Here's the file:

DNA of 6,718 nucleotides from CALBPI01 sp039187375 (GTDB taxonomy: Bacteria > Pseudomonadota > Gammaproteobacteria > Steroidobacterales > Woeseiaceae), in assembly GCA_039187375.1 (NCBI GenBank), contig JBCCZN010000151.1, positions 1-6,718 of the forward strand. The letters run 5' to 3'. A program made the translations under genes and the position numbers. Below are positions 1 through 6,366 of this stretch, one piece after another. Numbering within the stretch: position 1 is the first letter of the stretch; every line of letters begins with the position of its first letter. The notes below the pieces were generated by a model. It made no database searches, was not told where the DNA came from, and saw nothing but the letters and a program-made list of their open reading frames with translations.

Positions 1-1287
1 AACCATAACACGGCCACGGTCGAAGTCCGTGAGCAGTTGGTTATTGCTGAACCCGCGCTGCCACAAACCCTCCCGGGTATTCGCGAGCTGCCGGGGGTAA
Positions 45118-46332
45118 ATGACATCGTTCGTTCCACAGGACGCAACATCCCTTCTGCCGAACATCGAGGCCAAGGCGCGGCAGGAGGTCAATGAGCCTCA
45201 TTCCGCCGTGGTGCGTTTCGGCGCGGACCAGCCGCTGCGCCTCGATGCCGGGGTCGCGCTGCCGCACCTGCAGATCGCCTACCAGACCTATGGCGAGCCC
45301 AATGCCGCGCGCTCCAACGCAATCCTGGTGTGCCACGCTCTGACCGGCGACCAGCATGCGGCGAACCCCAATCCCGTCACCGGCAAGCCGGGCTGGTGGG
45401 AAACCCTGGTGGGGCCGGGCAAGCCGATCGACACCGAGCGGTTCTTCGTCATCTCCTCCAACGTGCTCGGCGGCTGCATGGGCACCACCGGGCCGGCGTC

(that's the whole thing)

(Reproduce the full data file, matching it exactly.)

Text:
DNA of 6,718 nucleotides from CALBPI01 sp039187375 (GTDB taxonomy: Bacteria > Pseudomonadota > Gammaproteobacteria > Steroidobacterales > Woeseiaceae), in assembly GCA_039187375.1 (NCBI GenBank), contig JBCCZN010000151.1, positions 1-6,718 of the forward strand. The letters run 5' to 3'. A program made the translations under genes and the position numbers. Below are positions 1 through 6,366 of this stretch, one piece after another. Numbering within the stretch: position 1 is the first letter of the stretch; every line of letters begins with the position of its first letter. The notes below the pieces were generated by a model. It made no database searches, was not told where the DNA came from, and saw nothing but the letters and a program-made list of their open reading frames with translations.

Positions 1-1287
1 AACCATAACACGGCCACGGTCGAAGTCCGTGAGCAGTTGGTTATTGCTGAACCCGCGCTGCCACAAACCCTCCCGGGTATTCGCGAGCTGCCGGGGGTAA
Positions 45118-46332
45118 ATGACATCGTTCGTTCCACAGGACGCAACATCCCTTCTGCCGAACATCGAGGCCAAGGCGCGGCAGGAGGTCAATGAGCCTCA
45201 TTCCGCCGTGGTGCGTTTCGGCGCGGACCAGCCGCTGCGCCTCGATGCCGGGGTCGCGCTGCCGCACCTGCAGATCGCCTACCAGACCTATGGCGAGCCC
45301 AATGCCGCGCGCTCCAACGCAATCCTGGTGTGCCACGCTCTGACCGGCGACCAGCATGCGGCGAACCCCAATCCCGTCACCGGCAAGCCGGGCTGGTGGG
45401 AAACCCTGGTGGGGCCGGGCAAGCCGATCGACACCGAGCGGTTCTTCGTCATCTCCTCCAACGTGCTCGGCGGCTGCATGGGCACCACCGGGCCGGCGTC